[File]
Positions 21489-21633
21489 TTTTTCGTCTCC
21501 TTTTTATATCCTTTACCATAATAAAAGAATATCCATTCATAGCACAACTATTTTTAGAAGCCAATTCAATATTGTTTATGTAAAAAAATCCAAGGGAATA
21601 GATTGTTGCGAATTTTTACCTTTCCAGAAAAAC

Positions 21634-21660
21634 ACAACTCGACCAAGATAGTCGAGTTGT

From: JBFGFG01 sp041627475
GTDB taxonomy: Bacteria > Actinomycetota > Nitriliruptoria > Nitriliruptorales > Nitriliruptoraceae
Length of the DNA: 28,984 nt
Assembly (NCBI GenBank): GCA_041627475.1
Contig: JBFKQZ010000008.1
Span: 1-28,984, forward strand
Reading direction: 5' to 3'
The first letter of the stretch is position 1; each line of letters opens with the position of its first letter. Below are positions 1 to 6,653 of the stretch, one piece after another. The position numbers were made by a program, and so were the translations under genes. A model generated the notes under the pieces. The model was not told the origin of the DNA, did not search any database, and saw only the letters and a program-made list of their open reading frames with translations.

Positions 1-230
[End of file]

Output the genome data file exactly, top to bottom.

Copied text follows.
Positions 21489-21633
21489 TTTTTCGTCTCC
21501 TTTTTATATCCTTTACCATAATAAAAGAATATCCATTCATAGCACAACTATTTTTAGAAGCCAATTCAATATTGTTTATGTAAAAAAATCCAAGGGAATA
21601 GATTGTTGCGAATTTTTACCTTTCCAGAAAAAC

Positions 21634-21660
21634 ACAACTCGACCAAGATAGTCGAGTTGT

From: JBFGFG01 sp041627475
GTDB taxonomy: Bacteria > Actinomycetota > Nitriliruptoria > Nitriliruptorales > Nitriliruptoraceae
Length of the DNA: 28,984 nt
Assembly (NCBI GenBank): GCA_041627475.1
Contig: JBFKQZ010000008.1
Span: 1-28,984, forward strand
Reading direction: 5' to 3'
The first letter of the stretch is position 1; each line of letters opens with the position of its first letter. Below are positions 1 to 6,653 of the stretch, one piece after another. The position numbers were made by a program, and so were the translations under genes. A model generated the notes under the pieces. The model was not told the origin of the DNA, did not search any database, and saw only the letters and a program-made list of their open reading frames with translations.

Positions 1-230